Bloom kept customers up and running in 2019, despite rising grid failures

Bloom’s AlwaysON Microgrids powered customers through more than 675 outages in 2019, enabling business continuity and improving energy resiliency.

Deepak Shukla
Vice President, Service, Bloom Energy

Grid Power Outage

Over the past year, extreme weather events – and therefore, power outages – further integrated into the nation’s DNA. Data from NOAA indicates extreme weather broke over 120,000 records in the U.S. in 2019. Fourteen separate weather and climate disasters caused financial losses exceeding $1 billion apiece, including severe storms, flooding events, cyclones, and wildfires.

These weather events and natural disasters severely stressed the nation’s aging grid infrastructure, resulting in widespread power outages that left counties and even entire states in the dark – sometimes for days.

But there were some businesses and communities that were prepared for grid failure. When entire regions went dark, their buildings still emanated light and heat. These facilities had microgrids.

Microgrids are localized sources of power that remain ready to disconnect from the main power grid in the event of an outage. Because they can island from the grid, they’re able to provide resilient safe havens of power at all times.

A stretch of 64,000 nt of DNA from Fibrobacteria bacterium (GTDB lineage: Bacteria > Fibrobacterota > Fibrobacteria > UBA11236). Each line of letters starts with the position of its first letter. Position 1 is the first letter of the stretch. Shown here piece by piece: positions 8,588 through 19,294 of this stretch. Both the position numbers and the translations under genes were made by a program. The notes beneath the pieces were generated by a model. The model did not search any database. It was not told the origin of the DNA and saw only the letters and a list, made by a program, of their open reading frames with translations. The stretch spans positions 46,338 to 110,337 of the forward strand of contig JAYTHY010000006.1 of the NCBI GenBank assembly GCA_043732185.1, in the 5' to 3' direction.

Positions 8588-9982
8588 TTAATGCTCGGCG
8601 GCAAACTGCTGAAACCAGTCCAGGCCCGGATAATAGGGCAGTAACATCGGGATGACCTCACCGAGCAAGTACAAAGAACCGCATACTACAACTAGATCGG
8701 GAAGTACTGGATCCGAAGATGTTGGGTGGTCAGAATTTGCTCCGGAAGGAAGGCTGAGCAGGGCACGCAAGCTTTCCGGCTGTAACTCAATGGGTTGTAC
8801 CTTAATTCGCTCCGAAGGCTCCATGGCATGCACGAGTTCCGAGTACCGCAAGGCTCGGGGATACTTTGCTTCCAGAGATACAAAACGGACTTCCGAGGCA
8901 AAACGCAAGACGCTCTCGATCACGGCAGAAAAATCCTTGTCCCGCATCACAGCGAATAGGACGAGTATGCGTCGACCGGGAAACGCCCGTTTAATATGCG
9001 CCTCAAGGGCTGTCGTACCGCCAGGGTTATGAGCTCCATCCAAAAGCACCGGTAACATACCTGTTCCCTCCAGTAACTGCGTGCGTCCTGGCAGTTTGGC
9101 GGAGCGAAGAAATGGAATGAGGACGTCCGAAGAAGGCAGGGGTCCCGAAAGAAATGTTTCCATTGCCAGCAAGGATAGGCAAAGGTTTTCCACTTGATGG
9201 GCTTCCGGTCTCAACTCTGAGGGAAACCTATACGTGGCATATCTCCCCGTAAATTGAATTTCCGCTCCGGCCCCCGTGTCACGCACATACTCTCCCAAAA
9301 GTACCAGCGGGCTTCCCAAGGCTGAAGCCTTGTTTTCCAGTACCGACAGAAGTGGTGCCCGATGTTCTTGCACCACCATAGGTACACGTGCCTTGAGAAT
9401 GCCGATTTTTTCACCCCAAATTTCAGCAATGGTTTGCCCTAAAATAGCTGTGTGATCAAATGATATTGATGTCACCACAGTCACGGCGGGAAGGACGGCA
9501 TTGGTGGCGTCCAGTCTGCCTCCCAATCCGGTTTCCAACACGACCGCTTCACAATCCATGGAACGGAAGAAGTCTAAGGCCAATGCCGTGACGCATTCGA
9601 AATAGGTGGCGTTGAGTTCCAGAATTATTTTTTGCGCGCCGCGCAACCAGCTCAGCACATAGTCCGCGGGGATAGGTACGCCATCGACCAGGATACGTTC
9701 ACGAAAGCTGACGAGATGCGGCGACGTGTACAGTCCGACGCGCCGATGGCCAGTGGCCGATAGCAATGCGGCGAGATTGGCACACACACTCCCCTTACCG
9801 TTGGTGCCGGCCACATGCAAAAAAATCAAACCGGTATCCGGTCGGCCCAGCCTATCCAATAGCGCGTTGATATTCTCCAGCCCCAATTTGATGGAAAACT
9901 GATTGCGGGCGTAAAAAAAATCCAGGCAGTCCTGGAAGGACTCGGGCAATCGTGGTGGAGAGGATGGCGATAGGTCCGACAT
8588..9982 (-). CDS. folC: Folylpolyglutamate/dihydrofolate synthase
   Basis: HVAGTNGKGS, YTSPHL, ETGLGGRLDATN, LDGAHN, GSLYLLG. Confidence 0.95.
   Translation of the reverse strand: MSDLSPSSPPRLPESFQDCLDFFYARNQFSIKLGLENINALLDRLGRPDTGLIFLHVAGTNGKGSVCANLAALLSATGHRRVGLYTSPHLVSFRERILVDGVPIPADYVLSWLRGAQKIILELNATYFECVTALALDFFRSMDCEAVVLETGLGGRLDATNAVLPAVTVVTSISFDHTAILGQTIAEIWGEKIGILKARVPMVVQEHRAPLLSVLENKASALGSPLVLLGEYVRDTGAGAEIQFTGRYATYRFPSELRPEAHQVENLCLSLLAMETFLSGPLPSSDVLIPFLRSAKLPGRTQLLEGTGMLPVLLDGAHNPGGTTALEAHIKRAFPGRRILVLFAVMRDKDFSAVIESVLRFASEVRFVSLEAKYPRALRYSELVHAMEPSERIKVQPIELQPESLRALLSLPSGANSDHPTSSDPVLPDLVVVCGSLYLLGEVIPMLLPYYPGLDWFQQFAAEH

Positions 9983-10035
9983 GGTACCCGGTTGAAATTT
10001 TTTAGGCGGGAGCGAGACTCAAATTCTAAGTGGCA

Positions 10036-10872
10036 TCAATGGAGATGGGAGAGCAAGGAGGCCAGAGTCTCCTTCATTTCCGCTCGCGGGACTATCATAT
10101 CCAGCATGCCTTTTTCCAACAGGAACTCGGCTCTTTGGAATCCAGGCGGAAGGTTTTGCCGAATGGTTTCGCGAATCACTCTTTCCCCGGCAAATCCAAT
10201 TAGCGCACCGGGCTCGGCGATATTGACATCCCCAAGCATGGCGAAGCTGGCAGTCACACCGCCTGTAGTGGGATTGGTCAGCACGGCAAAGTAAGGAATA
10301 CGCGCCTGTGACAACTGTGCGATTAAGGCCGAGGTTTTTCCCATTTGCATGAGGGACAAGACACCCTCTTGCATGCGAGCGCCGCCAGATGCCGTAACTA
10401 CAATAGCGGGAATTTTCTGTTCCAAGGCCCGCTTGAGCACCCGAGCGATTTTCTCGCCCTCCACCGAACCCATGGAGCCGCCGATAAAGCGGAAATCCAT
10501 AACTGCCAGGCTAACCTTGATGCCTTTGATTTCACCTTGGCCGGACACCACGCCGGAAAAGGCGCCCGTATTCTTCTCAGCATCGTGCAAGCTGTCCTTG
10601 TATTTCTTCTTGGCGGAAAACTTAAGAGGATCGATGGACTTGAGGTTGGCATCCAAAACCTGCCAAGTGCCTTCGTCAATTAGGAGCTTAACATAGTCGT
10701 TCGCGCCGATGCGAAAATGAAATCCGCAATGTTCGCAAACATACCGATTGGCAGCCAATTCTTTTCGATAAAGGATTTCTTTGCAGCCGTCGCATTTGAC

Bloom has 89 of these power havens deployed across the globe, and in 2019 alone, our AlwaysON Microgrids helped power customers through more than 675 grid outages.

BloomEnergy Blackout Brief

From the U.S., to India, to Japan – our microgrids maintained an uninterruptible power supply for hospitals, supermarkets, data centers, high tech manufacturers, university campuses, and beyond. In total, we helped our customers avoid more than 58,000 minutes of downtime – that’s the equivalent of 40 days of downtime prevented.

In fact, one microgrid customer in New York rode through an outage lasting longer than 5 days.

These ‘saves’ mean more than just keeping the lights on. For large enterprises, it can mean savings of more than $5 million for every hour of downtime. When you start considering multi-day outages, that number climbs to the hundreds of millions.

Learn more about fuel cell-powered microgrids and how to protect your business from outages